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An EMT sorts through blood samples to test for COVID-19 antibodies at Abyssinian Baptist Church in Harlem, New York City on May 14. Photo: Angela Weiss/AFP via Getty Images

Antibody tests that identify those who have previously contracted the coronavirus should not be used to determine immunity, the American Medical Association cautioned in a Thursday report.

The big picture: Antibody tests help medical workers find out how widespread the coronavirus is in a given community, which New York state has pursued in recent weeks. These tests detect the antibodies the body produces when it fights off a coronavirus infection, but scientists don't know whether that translates into immunity, or how long such immunity might last.

What they're saying: The FDA "does not automatically independently verify performance" of antibody tests after granting them emergency authorization, the AMA writes — and tests that are not commercially marketed do not require FDA authorization.

  • Antibody tests should not be used as justification for returning for work or discontinuing social distancing practices, the AMA says.

Where it stands: Roughly 12 commercial antibody tests have received emergency authorization by the FDA, while over 120 others are currently on the market, the AMA writes.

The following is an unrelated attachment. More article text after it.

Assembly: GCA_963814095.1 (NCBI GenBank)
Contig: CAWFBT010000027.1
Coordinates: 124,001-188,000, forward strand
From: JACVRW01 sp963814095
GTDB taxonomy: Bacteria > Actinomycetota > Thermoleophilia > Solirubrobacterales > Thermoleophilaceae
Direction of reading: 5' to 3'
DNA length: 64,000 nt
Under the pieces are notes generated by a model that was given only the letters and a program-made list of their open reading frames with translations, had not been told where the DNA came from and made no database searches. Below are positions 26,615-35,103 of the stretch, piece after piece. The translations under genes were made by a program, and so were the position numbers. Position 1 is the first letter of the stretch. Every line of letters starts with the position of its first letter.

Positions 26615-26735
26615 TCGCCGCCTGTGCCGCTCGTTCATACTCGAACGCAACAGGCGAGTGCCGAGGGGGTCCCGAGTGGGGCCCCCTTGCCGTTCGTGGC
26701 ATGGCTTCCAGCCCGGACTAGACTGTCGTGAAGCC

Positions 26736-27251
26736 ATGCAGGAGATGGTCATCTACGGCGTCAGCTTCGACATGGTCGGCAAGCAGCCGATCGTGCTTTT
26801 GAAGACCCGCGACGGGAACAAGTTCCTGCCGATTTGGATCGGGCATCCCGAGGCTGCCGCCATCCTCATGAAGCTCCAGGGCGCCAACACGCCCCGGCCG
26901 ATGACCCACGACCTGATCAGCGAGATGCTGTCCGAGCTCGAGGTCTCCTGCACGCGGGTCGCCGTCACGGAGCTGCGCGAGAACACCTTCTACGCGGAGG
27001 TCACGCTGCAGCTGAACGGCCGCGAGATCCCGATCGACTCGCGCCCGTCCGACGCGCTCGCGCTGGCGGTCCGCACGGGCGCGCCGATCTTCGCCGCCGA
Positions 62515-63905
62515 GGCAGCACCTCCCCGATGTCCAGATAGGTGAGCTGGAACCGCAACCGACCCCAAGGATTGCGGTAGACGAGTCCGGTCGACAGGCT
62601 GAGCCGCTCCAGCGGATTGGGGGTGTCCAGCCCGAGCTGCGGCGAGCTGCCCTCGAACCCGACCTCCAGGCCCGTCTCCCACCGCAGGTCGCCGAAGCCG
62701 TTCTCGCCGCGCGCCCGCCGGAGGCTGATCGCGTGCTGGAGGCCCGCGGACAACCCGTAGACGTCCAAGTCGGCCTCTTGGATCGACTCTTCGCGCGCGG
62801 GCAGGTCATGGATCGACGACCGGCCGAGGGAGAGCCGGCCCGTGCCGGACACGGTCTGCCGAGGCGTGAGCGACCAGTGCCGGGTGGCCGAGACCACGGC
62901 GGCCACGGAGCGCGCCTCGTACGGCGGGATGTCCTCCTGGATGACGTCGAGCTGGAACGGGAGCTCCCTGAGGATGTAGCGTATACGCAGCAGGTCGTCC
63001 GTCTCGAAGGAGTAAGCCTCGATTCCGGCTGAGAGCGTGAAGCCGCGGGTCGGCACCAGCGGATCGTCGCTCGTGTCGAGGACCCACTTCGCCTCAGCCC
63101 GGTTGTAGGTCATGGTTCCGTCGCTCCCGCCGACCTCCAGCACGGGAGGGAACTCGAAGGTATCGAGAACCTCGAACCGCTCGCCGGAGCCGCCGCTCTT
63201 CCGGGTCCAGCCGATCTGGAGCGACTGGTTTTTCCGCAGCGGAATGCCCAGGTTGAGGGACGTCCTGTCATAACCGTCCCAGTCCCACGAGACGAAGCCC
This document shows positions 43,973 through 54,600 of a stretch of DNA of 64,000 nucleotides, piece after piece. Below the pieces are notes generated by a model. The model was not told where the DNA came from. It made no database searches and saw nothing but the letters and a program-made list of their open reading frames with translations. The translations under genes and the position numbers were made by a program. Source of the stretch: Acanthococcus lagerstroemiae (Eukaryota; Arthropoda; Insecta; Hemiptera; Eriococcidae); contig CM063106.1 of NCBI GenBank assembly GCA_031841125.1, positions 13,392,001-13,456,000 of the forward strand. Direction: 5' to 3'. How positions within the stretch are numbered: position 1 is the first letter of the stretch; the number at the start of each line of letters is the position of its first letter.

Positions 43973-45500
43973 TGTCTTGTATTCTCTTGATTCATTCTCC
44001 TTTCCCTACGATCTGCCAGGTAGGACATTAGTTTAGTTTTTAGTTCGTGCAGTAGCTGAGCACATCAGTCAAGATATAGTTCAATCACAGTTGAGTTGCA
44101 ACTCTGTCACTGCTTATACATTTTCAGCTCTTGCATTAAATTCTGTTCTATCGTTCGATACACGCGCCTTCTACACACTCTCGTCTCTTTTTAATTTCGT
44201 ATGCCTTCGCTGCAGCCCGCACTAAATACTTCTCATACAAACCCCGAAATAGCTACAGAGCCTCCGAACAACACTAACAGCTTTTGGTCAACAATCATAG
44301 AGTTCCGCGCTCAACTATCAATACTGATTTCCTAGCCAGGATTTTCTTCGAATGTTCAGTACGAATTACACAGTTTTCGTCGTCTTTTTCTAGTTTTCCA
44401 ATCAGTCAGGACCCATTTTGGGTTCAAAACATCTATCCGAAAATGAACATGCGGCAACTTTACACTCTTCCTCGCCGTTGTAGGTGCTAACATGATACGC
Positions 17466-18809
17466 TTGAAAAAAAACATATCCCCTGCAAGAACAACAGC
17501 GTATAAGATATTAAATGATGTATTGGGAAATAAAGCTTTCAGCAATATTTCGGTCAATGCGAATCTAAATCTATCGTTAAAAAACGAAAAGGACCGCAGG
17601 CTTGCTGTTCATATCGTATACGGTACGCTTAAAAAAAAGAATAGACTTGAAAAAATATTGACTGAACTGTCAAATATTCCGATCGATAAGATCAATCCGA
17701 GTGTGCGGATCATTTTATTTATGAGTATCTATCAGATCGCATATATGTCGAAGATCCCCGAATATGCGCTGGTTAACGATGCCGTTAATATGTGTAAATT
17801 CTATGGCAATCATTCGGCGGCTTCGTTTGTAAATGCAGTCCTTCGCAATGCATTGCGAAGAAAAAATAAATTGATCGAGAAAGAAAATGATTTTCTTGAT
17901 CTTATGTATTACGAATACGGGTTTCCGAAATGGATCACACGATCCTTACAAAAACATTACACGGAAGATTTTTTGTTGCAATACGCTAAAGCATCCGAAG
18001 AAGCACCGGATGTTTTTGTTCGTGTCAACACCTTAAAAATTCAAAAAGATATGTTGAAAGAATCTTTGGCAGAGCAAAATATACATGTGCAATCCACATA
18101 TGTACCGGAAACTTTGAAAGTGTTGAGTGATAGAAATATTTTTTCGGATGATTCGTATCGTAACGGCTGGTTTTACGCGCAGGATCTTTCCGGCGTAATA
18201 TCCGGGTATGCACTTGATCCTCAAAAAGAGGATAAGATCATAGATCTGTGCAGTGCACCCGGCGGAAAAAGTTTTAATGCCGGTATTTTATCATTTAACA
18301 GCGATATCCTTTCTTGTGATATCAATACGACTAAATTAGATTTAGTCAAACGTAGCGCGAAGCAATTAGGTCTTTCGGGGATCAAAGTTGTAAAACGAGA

Go deeper: Coronavirus antibody tests see reliability and availability problems

Go deeper

Updated 6 hours ago - Politics & Policy

Coronavirus dashboard

Illustration: Annelise Capossela/Axios

  1. Health: CDC director defends agency's response to pandemic — CDC warns highly transmissible coronavirus variant could become dominant in U.S. in March.
  2. Politics: Biden readies massive shifts in policy for his first days in office.
  3. Vaccine: Fauci: 100 million doses in 100 days is "absolutely" doable.
  4. Economy: Unemployment filings explode again.
  5. Tech: Kids' screen time sees a big increase.
  6. World: WHO team arrives in China to investigate pandemic origins.
Caitlin Owens, author of Vitals
Aug 21, 2020 - Health

Hospitals still suing patients in coronavirus hotspots

Illustration: Annelise Capossela/Axios

As millions of Americans lost their jobs and fell sick with the coronavirus this summer, hospitals in some of the hardest-hit states were getting back to the business of suing their patients.

Why it matters: The Americans least likely to be able to pay their medical bills are the same people who are vulnerable to the virus and its economic fallout.

Biden says he would issue nationwide stay-at-home order in face of COVID-flu nightmare

Joe Biden accepts the Democratic Party nomination on Aug. 20. Photo: Olivier Douliery/AFP via Getty Images

Former Vice President Joe Biden told ABC News on Friday that, if elected, he would issue a nationwide stay-at-home order at the recommendation of scientists if coronavirus infections surged in January alongside the flu season.

Why it matters: The country's coronavirus crisis could worsen this winter if hospitals are overwhelmed with patients requiring care from COVID-19 at the same time as the flu. The severity of the influenza season also depends on how many Americans get flu shots.